Social Media Day

World Book Day gets its feast on April 23 (the guesstimated birthday of William Shakespeare) and Social Media Day is celebrated today. I suspect most people will celebrate both events by reading social media. At least they’re reading.

To acknowledge the day (after all, a blog about books simply must), I’m going to highlight some classic authors who would have played a mean game of social media if they’d had it available, and a few contemporary authors who do not seem to be afraid of giving away words for free.

1. Samuel Richardson

­RichardsonHis Clarissa was the first item on the syllabus of my undergraduate History of the Novel course. I suspect the reason for this was twofold: 1. Having been published in 1748, it certainly is on anyone’s list of very early novels in English (with apologies to the brilliant Margaret Doody, who will have no truck with modernism of this ilk), and 2. It is quite possibly the longest novel in the English language, at more than 1500 pages and nearly a million words. (English professors everywhere are to be acknowledged for their steadfast efforts to dissuade would-be English majors into more remunerative studies.) Richardson makes my list because Clarissa is epistolary, thus anticipating the Twitter novel by a couple centuries. The text is available via Project Gutenberg; some enterprising soul should help their high school years to hurry along by tweeting it.

Mary Shelley

Rothwell_-_Mary_Shelley_(Enanced_Crop)What, you ask, could possibly be more removed from the ephemeral nature of modern tech than the brooding sentiment of gothic horror? Consider this: Shelley wrote Frankenstein on a dare, a whim. It was the result of a gaggle of genius types holed up in a shadowed villa ages before someone invented Boggle. If she could so blithely summon a tale that could capture the imaginations of such diverse talents as Boris Karloff, Gene Wilder, and Kenneth Branagh, do you imagine blogging a bridge too far? No, her blog would be so good and so famous that people would start referring to her by its name.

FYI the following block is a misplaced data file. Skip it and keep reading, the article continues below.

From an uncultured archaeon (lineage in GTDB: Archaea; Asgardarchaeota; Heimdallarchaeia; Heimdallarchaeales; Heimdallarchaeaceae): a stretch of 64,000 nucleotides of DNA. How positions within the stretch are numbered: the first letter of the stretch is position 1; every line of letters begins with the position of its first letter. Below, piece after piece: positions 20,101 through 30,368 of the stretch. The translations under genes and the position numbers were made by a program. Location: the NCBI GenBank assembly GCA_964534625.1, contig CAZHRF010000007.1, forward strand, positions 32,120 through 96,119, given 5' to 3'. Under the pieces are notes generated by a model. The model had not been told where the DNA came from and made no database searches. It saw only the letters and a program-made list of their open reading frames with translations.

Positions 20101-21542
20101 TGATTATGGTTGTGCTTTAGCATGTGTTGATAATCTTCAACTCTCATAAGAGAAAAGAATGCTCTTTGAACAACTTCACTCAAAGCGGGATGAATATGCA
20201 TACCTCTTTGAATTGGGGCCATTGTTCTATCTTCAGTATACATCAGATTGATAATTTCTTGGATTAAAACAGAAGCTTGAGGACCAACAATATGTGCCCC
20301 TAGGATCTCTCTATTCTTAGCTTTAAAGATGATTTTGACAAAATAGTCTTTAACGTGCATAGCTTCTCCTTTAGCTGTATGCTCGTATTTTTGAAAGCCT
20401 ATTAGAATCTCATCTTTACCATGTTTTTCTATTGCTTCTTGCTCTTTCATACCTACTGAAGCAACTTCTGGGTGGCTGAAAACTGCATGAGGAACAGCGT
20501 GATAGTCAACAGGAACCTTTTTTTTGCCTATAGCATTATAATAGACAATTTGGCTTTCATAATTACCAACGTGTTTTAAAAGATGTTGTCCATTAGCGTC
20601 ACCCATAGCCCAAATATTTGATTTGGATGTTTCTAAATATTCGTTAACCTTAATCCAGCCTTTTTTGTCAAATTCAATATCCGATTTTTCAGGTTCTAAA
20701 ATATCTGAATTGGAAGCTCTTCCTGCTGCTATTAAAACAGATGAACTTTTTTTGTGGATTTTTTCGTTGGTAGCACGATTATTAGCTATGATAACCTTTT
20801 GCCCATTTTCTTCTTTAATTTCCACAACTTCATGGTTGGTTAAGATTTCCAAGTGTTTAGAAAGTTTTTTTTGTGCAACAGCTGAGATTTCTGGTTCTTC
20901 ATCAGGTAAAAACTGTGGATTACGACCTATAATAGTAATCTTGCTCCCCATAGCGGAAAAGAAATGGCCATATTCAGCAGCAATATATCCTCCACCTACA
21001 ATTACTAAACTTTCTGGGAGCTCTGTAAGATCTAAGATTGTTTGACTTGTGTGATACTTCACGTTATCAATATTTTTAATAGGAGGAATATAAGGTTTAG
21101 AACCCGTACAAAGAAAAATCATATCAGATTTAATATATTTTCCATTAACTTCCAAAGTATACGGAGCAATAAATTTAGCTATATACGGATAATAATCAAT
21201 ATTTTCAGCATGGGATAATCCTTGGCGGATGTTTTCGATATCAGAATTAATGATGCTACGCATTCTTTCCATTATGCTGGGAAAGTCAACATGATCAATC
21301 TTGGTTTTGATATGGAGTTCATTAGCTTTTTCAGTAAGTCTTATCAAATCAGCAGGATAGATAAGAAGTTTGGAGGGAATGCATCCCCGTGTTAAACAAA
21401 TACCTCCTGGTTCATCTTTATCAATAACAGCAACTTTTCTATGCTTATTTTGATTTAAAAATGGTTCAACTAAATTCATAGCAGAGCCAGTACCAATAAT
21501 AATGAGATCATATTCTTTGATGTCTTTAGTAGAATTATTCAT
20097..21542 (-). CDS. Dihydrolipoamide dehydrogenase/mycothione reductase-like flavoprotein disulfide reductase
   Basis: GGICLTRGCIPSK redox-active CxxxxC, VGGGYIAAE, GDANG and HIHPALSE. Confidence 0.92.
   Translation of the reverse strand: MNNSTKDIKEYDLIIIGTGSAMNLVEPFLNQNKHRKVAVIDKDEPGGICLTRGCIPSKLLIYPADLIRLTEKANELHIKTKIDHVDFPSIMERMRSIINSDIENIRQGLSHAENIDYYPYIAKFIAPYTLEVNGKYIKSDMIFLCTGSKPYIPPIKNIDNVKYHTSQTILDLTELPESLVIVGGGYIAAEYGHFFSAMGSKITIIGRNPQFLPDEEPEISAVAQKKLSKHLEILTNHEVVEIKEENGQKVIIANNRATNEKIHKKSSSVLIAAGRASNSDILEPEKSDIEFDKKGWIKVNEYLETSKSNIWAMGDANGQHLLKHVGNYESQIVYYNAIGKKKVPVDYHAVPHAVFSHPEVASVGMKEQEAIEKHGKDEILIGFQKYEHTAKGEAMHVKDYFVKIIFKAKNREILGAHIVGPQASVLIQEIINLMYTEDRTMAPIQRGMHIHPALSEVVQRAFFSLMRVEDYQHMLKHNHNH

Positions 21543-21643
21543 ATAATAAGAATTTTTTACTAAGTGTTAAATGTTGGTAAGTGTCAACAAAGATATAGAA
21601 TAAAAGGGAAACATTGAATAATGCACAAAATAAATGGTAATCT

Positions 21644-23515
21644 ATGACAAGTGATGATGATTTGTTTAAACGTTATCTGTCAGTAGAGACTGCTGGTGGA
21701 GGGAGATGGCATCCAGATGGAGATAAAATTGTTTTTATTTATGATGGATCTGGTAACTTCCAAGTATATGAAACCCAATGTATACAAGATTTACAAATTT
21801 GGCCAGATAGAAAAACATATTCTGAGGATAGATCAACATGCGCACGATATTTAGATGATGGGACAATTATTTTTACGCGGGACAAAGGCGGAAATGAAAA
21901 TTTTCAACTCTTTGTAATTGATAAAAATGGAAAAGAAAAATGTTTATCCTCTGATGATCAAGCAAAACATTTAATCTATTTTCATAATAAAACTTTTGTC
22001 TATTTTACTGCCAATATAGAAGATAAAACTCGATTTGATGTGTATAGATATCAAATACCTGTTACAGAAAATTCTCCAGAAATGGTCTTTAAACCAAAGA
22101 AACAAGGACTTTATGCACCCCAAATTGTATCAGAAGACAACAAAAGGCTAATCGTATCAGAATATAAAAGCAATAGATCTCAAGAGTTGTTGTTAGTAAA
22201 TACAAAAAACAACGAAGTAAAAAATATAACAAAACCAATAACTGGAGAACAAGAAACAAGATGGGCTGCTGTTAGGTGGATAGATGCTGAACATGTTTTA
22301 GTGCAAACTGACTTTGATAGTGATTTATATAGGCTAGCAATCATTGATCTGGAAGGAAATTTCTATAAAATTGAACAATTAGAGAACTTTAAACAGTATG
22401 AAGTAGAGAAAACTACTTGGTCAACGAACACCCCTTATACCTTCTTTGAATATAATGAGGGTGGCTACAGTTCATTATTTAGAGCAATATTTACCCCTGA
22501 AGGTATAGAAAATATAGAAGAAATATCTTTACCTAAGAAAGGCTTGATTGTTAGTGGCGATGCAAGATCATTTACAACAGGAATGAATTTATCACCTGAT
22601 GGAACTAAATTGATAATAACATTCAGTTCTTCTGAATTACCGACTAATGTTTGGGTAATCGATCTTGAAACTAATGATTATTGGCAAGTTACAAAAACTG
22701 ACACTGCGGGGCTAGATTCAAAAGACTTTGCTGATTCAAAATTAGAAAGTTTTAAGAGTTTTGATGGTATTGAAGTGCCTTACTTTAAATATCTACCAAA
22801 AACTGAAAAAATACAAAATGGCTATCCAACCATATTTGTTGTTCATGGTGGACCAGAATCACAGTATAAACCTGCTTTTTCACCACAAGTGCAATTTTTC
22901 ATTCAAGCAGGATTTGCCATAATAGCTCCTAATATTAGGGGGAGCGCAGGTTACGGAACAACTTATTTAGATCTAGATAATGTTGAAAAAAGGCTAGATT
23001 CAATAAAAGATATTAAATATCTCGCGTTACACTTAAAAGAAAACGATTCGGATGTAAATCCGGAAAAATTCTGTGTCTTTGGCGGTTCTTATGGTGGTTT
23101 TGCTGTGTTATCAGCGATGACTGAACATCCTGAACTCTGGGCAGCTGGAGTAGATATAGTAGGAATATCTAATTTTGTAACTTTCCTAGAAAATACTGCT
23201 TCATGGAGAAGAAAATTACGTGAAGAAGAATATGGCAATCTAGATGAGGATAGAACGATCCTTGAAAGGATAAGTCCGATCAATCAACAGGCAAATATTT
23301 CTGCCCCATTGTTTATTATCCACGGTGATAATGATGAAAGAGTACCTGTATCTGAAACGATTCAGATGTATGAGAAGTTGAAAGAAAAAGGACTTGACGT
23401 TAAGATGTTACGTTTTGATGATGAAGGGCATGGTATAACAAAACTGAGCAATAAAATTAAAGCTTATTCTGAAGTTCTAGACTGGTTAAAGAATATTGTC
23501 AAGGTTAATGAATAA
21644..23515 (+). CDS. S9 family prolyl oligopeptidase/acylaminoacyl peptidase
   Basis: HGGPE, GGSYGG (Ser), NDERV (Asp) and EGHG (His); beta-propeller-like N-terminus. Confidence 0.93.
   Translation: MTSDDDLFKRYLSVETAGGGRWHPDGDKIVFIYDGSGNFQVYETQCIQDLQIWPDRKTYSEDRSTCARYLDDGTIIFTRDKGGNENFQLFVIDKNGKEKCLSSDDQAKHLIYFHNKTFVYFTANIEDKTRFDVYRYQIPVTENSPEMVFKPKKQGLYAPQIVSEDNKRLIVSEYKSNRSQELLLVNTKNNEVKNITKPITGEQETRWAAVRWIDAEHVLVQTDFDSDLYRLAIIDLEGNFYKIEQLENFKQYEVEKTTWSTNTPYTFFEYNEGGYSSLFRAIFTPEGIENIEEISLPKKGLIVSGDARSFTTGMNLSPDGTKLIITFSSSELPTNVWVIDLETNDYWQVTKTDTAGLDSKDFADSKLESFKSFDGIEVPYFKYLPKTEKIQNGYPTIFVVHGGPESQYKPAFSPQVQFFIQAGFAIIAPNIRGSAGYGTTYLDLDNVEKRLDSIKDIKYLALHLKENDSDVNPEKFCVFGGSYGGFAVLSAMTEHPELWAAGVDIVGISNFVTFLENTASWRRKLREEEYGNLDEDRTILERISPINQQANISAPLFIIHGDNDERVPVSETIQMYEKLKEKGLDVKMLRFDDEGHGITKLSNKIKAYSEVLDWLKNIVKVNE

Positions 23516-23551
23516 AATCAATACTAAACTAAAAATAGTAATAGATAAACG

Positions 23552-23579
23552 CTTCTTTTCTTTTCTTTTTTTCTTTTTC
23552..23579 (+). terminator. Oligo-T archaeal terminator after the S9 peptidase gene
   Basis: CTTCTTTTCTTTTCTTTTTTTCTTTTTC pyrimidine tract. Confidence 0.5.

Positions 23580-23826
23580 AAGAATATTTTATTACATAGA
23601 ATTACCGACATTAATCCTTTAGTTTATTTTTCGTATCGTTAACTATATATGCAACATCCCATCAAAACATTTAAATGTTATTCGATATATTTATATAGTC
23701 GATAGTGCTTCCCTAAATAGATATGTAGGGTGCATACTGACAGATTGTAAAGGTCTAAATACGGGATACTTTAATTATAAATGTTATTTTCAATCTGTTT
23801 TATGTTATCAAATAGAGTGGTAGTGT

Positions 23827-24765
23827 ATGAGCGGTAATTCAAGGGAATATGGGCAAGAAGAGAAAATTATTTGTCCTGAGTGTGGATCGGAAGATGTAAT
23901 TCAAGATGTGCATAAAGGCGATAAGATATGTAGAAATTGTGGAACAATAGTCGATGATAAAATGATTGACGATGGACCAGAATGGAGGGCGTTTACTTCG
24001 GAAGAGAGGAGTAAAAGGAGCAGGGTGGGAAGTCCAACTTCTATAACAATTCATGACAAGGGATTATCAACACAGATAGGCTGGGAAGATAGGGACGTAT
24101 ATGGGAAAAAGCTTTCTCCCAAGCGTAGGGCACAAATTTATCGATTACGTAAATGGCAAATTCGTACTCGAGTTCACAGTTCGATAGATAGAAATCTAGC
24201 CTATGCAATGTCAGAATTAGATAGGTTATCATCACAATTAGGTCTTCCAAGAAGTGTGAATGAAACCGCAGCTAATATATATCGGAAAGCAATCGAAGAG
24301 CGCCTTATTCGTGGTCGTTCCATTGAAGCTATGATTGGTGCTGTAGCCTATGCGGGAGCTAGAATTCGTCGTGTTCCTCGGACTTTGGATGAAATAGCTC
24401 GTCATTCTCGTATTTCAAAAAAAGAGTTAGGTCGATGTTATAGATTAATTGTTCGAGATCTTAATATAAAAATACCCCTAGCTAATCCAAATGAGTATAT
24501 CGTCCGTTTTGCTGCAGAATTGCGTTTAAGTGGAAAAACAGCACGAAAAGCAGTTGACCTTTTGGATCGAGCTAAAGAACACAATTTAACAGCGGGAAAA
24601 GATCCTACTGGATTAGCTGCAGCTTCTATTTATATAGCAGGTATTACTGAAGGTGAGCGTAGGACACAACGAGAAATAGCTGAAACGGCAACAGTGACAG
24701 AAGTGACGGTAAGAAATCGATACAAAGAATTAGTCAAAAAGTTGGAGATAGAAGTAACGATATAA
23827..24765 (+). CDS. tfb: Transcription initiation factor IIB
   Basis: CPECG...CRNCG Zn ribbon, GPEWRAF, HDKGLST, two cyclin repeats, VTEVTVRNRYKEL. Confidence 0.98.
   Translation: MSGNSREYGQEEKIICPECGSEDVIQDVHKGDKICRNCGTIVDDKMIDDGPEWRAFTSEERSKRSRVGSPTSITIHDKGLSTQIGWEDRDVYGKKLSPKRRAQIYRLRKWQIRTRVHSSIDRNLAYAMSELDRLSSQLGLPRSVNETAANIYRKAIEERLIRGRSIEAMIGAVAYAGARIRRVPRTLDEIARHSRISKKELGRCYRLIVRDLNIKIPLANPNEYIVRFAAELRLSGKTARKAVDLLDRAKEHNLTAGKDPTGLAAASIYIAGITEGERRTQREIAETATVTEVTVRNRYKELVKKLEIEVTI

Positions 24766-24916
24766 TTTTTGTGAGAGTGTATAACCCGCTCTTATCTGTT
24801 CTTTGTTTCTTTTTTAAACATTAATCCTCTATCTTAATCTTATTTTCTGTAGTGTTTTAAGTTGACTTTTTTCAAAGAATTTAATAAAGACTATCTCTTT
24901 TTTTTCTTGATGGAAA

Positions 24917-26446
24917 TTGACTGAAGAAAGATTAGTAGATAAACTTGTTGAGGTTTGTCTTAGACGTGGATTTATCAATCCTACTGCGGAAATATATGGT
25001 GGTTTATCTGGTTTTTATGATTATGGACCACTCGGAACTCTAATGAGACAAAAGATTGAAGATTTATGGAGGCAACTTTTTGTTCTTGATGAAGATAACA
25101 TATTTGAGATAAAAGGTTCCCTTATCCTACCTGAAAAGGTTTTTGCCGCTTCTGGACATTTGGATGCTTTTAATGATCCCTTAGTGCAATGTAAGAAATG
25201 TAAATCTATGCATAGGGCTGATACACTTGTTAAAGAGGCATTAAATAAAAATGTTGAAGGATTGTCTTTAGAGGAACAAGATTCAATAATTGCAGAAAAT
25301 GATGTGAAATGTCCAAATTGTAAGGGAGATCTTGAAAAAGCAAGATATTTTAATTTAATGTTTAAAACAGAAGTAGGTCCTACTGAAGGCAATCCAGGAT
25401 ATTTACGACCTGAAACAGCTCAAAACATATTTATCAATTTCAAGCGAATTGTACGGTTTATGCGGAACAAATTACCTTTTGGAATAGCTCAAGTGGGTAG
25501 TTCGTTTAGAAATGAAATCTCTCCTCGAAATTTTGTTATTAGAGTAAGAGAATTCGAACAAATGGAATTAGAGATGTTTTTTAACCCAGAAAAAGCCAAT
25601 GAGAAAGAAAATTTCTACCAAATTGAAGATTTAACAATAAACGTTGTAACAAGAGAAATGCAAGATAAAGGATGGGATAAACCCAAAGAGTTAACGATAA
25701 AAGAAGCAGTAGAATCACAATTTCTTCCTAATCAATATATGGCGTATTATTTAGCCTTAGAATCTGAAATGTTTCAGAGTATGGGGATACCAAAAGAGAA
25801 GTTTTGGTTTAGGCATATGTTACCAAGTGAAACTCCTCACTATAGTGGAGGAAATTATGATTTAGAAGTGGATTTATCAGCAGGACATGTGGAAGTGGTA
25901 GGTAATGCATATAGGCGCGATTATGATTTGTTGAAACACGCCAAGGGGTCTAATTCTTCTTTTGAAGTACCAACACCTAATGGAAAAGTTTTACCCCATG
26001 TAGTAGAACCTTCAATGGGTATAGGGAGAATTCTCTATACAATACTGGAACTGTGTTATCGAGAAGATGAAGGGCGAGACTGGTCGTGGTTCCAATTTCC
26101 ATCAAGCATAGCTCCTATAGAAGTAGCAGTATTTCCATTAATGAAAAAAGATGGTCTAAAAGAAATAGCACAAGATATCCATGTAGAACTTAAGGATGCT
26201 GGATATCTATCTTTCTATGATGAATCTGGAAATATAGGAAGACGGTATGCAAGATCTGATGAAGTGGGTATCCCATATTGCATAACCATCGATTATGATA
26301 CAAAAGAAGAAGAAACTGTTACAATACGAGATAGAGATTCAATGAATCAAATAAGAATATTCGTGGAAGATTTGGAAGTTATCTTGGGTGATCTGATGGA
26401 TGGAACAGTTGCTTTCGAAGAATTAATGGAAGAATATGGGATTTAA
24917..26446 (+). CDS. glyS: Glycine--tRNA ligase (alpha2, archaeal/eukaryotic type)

3. Oscar Wilde

WildeCan you imagine The Picture of Dorian Gray as an Instagram account? Dollars to donuts Wilde could. What could he not imagine? Dorian recounts his immoral exploits with selfie after selfie, his face “like ivory and rose leaves,” while some JPEG on a Google server degenerates into libertine pixels.

4. Douglas Adams

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The author of The Hitchhiker’s Guide to the Galaxy has gone to the restaurant at the end of the universe, but during his earthly sojourn he had a website. In the nineties. As the mind behind the Total Perspective Vortex, he would have appreciated the modern sense that we are but the sum of our likes. Check out his classic How to  Stop Worrying and Learn to Love the Internet and tremble at his prescience.

5. Neil Gaiman

Gaiman,_Neil_(2007)The Venn diagram illustrating Great Writers and Notable Tumblrs would seem to have no intersection, but Gaiman gives the lie to this supposition. Creator of The Ocean at the End of the Lane, he pounded out scripts for episodes of Doctor Who and Babylon 5 and was featured in an episode of The Simpsons. There are rumors that he has written a screenplay of Nicholson Baker’s Fermata for director Robert Zemeckis (get on it, Zemeckis!). If you between the ages of 13 and 17, or simply just as imaginative as Gaiman, you’ll want to visit his Tumblr. Be aware that he does not know it is Social Media Day and has temporarily forsworn human contact in order to write. We wish him well.

 

 

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